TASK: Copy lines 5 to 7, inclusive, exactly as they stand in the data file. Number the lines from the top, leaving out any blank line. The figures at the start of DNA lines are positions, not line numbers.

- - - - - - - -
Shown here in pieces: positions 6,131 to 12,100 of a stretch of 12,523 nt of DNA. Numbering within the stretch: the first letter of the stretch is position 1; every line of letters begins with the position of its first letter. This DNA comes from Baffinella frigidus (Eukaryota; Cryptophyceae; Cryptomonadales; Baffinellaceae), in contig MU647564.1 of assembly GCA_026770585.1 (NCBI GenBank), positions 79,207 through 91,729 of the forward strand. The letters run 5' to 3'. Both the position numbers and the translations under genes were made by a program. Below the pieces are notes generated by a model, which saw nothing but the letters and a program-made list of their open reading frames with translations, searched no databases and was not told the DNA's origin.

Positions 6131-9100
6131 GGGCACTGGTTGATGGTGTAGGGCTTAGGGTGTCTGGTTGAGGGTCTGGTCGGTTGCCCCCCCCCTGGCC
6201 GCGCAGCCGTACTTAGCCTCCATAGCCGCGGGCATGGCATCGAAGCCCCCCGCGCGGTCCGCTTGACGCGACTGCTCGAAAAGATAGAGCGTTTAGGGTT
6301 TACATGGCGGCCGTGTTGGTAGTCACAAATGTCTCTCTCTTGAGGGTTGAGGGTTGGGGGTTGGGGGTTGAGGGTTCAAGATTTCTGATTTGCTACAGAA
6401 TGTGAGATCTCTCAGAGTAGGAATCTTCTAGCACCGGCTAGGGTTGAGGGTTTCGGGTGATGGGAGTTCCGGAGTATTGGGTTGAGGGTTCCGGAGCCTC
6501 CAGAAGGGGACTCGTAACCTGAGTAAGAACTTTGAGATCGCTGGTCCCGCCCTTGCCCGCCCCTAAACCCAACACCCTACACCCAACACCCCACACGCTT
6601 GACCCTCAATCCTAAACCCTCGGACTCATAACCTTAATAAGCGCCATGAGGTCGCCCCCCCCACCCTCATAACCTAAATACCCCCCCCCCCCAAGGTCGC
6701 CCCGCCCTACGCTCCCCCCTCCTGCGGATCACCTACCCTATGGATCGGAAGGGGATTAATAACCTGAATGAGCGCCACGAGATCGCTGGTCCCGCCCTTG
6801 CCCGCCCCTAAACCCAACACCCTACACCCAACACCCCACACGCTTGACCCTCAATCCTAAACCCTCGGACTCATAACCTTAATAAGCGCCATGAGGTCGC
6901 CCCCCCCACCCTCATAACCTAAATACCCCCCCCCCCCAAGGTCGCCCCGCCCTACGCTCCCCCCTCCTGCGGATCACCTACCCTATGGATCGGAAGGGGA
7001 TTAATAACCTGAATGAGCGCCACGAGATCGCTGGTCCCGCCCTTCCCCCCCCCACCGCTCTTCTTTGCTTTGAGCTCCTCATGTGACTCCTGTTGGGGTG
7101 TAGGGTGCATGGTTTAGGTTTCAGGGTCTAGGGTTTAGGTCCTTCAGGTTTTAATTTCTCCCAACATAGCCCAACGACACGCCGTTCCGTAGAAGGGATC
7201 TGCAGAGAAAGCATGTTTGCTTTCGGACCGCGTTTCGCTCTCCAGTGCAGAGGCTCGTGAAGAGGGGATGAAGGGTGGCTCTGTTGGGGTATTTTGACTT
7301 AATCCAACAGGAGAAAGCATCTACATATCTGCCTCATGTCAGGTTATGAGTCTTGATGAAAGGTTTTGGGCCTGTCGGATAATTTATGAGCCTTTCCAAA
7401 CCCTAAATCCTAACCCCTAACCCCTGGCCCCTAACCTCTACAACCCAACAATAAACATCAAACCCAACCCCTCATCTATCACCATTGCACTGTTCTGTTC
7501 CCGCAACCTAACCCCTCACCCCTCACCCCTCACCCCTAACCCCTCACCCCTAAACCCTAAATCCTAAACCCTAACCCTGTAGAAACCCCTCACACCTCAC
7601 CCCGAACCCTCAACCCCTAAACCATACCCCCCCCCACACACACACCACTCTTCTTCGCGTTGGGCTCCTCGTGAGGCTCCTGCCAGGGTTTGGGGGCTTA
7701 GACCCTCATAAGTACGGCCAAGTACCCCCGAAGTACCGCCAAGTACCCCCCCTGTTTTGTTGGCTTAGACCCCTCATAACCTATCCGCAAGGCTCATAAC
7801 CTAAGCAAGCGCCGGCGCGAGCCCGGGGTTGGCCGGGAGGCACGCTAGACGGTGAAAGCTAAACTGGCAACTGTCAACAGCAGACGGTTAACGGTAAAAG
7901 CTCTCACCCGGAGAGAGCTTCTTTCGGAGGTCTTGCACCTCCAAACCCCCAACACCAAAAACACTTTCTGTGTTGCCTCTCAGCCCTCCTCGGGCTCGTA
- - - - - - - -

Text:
6301 TACATGGCGGCCGTGTTGGTAGTCACAAATGTCTCTCTCTTGAGGGTTGAGGGTTGGGGGTTGGGGGTTGAGGGTTCAAGATTTCTGATTTGCTACAGAA
6401 TGTGAGATCTCTCAGAGTAGGAATCTTCTAGCACCGGCTAGGGTTGAGGGTTTCGGGTGATGGGAGTTCCGGAGTATTGGGTTGAGGGTTCCGGAGCCTC
6501 CAGAAGGGGACTCGTAACCTGAGTAAGAACTTTGAGATCGCTGGTCCCGCCCTTGCCCGCCCCTAAACCCAACACCCTACACCCAACACCCCACACGCTT